Friday, 3 April 2015

Customer services

The day kicked off at the Apple Store in Covent Garden, which is always a pleasurable experience. I was returning a broken cable and they couldn't have been any more charming or helpful. I do think many businesses could learn a great deal about customer service simply by visiting an Apple Store and finding out why staff seem so universally happy to be working there.

The same can be said for the Sainsbury's Local on the Archway Road and the Starbucks opposite Borough tube, where staff are always keen to smile and help. I wonder why certain places generate happy staff? Is it good bosses? Or is it places where employees genuinely have enough flexibility in their roles to actually make a difference and help people? In my view a great deal of bad customer service happens as a result of customer-facing staff not being able to authorise the little protocol-busting manoeuvres which brighten a troubled customer's day.

I went from Covent Garden to Earl's Court to meet Abbie. We had tea and brownies in the upstairs room of the cafe in that giant Tesco hypermarket on the A4. It's actually unexpectedly cozy up there, with leather sofas and brilliant light fittings which sit in bowler hats.

Abbie was sad and I felt sad because she was sad. There was very little I could say other than that I was there for her. We all are. As I rushed across London to be with her this morning, I remembered that we'd returned from our San Franciscan pneumonia crisis to find some potatoes, a tin of beans and a packet of cheese from Abbie waiting on our doorstep. It was one of the most touching things anyone's ever done for us, so Abbie, if you're reading this, if there's anything you need, just ask.

I grabbed lunch back in Highgate, measured Nathan's shawl for reasons unexplained, dashed to the post office to send Jo's phone charger back to Portsmouth, and then drove down into Kentish Town to replace the tyre which had exploded on the M25 on Saturday.

The mellow men at Kwik Fit predicted an hour's wait, so I went into Kentish Town to do some more errands.

I sat on the floor in Barclays Bank for what felt like most of the afternoon. I might not have minded but the man sitting on the chair to my left had such bad BO that even my burgeoning cold couldn't offer protection.

I was in the bank to get a form stamped for my Arts Council grant and there weren't enough staff in the branch to help me, particularly once the manager had decided it was a form he'd need to "look over thoroughly" himself. After an hour's wait for him, on the floor, I was dealt with by someone who wasn't the manager, who plainly hadn't read the information on my form before stamping it. The manager reappeared and I asked why it hadn't been a job that his counter staff could have done a minute after I'd arrived. "This was a form which needed to be read carefully," he said. I looked at the woman who'd stamped it; "did you read this carefully? What is this document about?" "You want to pay money to a company called Brass" she said. I laughed, "that couldn't be further from the truth!" Her eyes narrowed in a "don't criticise me, I'm a nondescript Eastern European and I know people who could make you disappear" kind of way. I left feeling violated by her icy blue eyes and strong jawline.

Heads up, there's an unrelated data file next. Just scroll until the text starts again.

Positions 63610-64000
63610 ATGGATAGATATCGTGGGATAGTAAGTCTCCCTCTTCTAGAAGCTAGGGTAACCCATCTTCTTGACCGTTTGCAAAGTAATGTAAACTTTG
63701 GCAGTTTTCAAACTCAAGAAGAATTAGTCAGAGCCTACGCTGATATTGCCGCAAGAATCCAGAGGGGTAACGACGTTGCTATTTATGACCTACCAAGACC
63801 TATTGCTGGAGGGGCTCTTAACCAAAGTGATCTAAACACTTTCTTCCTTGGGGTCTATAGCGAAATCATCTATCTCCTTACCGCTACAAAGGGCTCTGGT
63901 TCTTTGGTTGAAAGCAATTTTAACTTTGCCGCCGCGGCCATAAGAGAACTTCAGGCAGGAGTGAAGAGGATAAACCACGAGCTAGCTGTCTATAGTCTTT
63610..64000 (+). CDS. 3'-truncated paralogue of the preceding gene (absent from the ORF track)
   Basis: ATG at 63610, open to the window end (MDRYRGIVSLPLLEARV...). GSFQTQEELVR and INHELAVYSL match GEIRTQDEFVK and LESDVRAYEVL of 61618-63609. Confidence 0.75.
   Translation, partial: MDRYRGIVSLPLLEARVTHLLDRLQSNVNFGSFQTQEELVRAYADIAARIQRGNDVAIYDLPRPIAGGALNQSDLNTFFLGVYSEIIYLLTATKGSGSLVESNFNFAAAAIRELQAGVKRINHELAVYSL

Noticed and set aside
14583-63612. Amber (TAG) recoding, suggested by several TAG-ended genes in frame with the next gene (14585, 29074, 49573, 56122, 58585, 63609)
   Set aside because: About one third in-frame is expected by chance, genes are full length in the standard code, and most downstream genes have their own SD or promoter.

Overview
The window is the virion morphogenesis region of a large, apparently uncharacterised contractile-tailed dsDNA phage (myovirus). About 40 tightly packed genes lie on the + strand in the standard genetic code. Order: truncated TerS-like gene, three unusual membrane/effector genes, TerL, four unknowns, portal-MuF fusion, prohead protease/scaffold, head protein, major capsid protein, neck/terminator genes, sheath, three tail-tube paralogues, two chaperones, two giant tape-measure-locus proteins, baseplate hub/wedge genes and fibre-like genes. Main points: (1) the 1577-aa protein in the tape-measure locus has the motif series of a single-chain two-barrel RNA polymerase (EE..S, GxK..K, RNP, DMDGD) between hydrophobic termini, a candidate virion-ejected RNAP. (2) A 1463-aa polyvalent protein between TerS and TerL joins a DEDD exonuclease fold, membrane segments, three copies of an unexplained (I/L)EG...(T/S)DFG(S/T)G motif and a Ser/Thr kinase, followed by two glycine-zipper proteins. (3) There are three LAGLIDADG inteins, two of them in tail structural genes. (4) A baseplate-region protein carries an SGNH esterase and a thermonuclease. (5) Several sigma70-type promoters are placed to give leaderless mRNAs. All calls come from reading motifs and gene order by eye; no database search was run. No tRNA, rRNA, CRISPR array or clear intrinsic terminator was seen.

I returned to Kwik Fit, paid for the new tyre they'd fitted, and drove the car out of the garage. I'm not altogether sure what made me think twice, but as I reached the end of the street I thought I ought to just check they'd put the spare wheel back in the boot. Imagine my surprise therefore when I opened the back door to find nothing! Of course they were hugely apologetic when I returned and told them they'd not actually changed the tyre I'd been charged for, and they got the job done at a suitably Kwik fit fitter speed, but I can't think how horrifying it would have been if we'd got a flat tyre on the way up North tonight and thought "thank God we changed the tyre" to discover an empty boot!

Speaking of which, we're currently half way up the M6 on our way to Wales where we're staying with Nathan's sister on the way to Llandudno for the weekend, where Brother Tim and John are getting married. We've listened to rough mixes of all of the Pepys Motet, Oranges and Lemons, and Billy Whistle from Brass. It's odd to think I'm going to be unleashing two hours of Till on the world in June! Two whole hours of recorded music. It's very exciting. There must be something in the air: Fiona is presently mixing two albums as well...

We're much later than we thought we'd be. Nathan was forced to get off the tube at Camden and take a bus the rest of the way home, which delayed him by an hour, partly because he got into an argument with an incredibly rude Underground staff member at Camden station. I note today that LU have launched a campaign which attempts to stop people shouting at their staff. The poster slogan runs something along the lines of, "my Mum got shouted at today by a customer. I thought she was crying, but she told me there was just something in her eye." I get it; LU staff put up with a hell of a lot of nonsense. But some of them are right arsey so and sos with serious lip-sucking attitudes, so from time to time we must all reserve our right to vent!

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